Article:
7 Tips for
Practicing UX Design
that I learned
from Agile Development
Jonathan Berger, Pivotal Labs
for Method Design, September 2012
(20 minute talk
+ time for discussion)
What I'll try to do:
lead a discussion about Lean/Agile processes as a designer working in a mostly developer environment
Why am I here?
Why have I spent the last few years doing Pivotal-Tracker-oriented Test-Driven Development at Pivotal Labs?
I saw what the
Agile process did for Devs
and I thought
Designers can haz?!
I believe that design tasks have similar problems to those which that led to Agile development, and can benefit from similar techniques.
What is 'Agile'?
Individuals & interactions over processes & tools
Working software over comprehensive doc'n
Customer collaboration over contract negotiation
Responding to change over following a plan
Agile on one foot:
Optimize for a low cost of change.
How do we Optimize for a low cost of change
7 Tips & Techniques & Tactics
Tip 1: Label mock-ups and assets
Use Ubiquitous language
- Use the same terms for the same things in Design, Development, and the Domain
Tip 2: Humans are narrative creatures
Design for Narrative
- Consistent test stories lead to better products.
- Bring your Personae and User Flows into tests.
- Make it easy for devs to use that research (externalize).
Tip 3: Pick a story
and Stick with it
It's really effective to develop a default sample story and use it to mock or test or teach.
Given Harry is on the Store page
When he clicks on "Tactical Bacon"
Then "Tactical Bacon" should be added to his cart
Post basic Userflow scripts
as test data
Personas are more memorable
with alliterative names
- Frank the Farmer
- Harry the Ham Lover
- Cathy the Customer Service Rep
Stick to your story
Tip 4: Optimize Physical Spaces for Conversation
Foamcore is awesome. Create spaces to create conversation. Externalize.
Mocks on Foamcore
Idea Evolution Board
Foamcore == walls-without-rooms!!
Tip 5: At first
Design in Adobe Creative Suite
- Before working software is built,
- For most IA and User Flows,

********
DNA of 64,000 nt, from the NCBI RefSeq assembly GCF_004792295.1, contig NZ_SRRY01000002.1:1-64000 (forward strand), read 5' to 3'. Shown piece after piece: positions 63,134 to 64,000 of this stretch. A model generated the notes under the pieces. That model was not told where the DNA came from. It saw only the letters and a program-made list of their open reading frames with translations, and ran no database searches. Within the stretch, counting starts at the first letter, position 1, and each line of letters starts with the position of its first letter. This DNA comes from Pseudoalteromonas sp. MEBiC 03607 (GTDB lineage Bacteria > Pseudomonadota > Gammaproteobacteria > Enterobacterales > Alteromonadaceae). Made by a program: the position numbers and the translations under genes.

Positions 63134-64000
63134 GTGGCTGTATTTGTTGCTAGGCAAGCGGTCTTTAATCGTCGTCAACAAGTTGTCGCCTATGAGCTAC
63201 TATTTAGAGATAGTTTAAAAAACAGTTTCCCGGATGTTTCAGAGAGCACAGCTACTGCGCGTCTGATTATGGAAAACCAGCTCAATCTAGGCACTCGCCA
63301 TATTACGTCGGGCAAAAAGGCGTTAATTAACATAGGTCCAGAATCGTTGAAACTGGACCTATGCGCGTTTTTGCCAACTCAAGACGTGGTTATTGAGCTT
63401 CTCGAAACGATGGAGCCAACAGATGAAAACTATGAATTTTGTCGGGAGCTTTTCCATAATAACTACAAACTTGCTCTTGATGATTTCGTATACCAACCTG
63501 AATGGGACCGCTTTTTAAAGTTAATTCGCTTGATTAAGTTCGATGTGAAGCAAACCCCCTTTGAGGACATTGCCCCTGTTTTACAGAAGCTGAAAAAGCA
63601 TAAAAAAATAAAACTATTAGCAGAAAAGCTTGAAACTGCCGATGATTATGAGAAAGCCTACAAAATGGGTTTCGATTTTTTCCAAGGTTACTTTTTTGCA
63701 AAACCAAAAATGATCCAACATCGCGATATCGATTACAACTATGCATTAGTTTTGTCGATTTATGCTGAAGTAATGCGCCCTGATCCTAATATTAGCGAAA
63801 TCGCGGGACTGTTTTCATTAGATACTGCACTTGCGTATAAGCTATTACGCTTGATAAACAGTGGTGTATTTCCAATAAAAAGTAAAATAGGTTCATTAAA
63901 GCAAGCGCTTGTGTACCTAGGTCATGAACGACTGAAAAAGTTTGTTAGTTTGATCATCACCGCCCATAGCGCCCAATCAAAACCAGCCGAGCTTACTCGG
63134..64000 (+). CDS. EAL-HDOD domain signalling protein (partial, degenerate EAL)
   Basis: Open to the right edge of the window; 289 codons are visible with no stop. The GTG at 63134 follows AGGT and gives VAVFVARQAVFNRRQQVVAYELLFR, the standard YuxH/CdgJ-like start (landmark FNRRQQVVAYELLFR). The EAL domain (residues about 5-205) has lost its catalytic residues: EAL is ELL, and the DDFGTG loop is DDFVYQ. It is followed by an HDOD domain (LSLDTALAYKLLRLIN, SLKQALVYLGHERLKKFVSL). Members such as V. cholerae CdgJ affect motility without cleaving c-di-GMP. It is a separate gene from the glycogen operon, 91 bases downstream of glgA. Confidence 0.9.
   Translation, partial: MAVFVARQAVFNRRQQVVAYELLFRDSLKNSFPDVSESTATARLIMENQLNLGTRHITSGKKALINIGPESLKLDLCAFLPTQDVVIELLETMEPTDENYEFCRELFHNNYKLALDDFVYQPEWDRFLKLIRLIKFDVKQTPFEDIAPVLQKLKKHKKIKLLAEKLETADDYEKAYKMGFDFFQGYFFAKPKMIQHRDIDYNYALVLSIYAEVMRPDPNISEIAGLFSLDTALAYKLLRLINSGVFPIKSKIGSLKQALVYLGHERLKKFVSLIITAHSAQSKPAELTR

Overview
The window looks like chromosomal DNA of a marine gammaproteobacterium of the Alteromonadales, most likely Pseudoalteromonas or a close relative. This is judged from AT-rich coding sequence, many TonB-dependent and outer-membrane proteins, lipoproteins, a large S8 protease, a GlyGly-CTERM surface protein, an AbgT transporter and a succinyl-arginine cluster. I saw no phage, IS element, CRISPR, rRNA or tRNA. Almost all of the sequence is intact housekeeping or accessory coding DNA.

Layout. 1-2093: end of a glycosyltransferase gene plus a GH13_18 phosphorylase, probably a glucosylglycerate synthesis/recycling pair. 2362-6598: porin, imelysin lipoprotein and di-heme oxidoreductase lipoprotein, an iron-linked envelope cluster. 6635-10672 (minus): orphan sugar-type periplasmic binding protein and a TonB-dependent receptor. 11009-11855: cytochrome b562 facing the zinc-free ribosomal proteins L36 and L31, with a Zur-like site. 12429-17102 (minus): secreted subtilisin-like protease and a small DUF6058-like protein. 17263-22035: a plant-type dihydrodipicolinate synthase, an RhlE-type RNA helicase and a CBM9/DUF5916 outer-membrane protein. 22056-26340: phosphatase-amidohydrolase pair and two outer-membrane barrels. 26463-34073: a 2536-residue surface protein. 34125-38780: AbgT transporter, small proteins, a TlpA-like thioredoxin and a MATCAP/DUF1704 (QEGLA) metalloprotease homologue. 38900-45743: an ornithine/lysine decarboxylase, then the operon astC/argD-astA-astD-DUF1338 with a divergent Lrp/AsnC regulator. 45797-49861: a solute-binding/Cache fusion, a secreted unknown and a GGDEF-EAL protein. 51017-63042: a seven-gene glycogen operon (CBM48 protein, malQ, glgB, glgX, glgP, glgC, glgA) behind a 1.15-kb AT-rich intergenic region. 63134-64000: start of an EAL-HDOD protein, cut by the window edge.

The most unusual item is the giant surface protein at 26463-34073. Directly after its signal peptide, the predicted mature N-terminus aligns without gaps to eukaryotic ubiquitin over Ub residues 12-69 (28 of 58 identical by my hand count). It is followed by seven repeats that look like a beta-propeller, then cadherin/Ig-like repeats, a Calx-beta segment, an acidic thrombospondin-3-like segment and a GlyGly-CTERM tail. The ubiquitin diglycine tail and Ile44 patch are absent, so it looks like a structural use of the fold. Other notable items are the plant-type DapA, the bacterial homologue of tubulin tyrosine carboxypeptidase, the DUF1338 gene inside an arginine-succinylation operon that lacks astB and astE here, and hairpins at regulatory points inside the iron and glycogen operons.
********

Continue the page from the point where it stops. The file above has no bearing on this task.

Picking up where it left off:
- For novel interactions.
Tip 6: Better yet,
Design on a Whiteboard
- Because that's usually faster,
- And faster's often better,
- And shared surfaces (whiteboards, Post-Its, index cards) foster collaboration.
Tip 7: Then,
Design in the Browser
When working software exists
and your mocks start falling out of sync
to manipulate the DOM
and then take screenshots
which can be hacked up
in your favorite raster editor
LIVE DEMO (time permitting)
Who's wants to deface something?
this technique lets you
for bonus points
Save the HTML
and check it into version control
to work on longer mocks and be able to save them
Interlude: Different rhythms
- • Design and development have a different pace.
- • Up-front design should be rough.
- • Don't be afraid to let the design degrade for the sake of rapid iteration.
- • Plan for a ~quarterly Graphic System refactor.
Tip 7: I can't count
That '7 Tips' thing?
Tip 8: Maintain
A sustainable pace.
Protect your body
Remember you're a Mammal
Per Project Fluid Apps
- Working on multiple projects at once?
- Fluid apps help you control your context and focus
1 Browser per project
Style-Guide Driven Development
- • Started to eliminate duplication,
- • Allowed PMs to design features on the whiteboard,
- • Became a way for developers to reject stories.
- • Design interactions in rails with throw-away code,
- • Screenshoot working software for mocks,
- • Cherry-pick small changes and contribute them back,
- • Devs can harvest code when they go through and TDD the stories.
My Open Questions:
- • Does any of this map to the design you do?
- • What are your tips?
Find me at
pivotallabs.com, gmail.com, twitter, forrst, flickr, etc...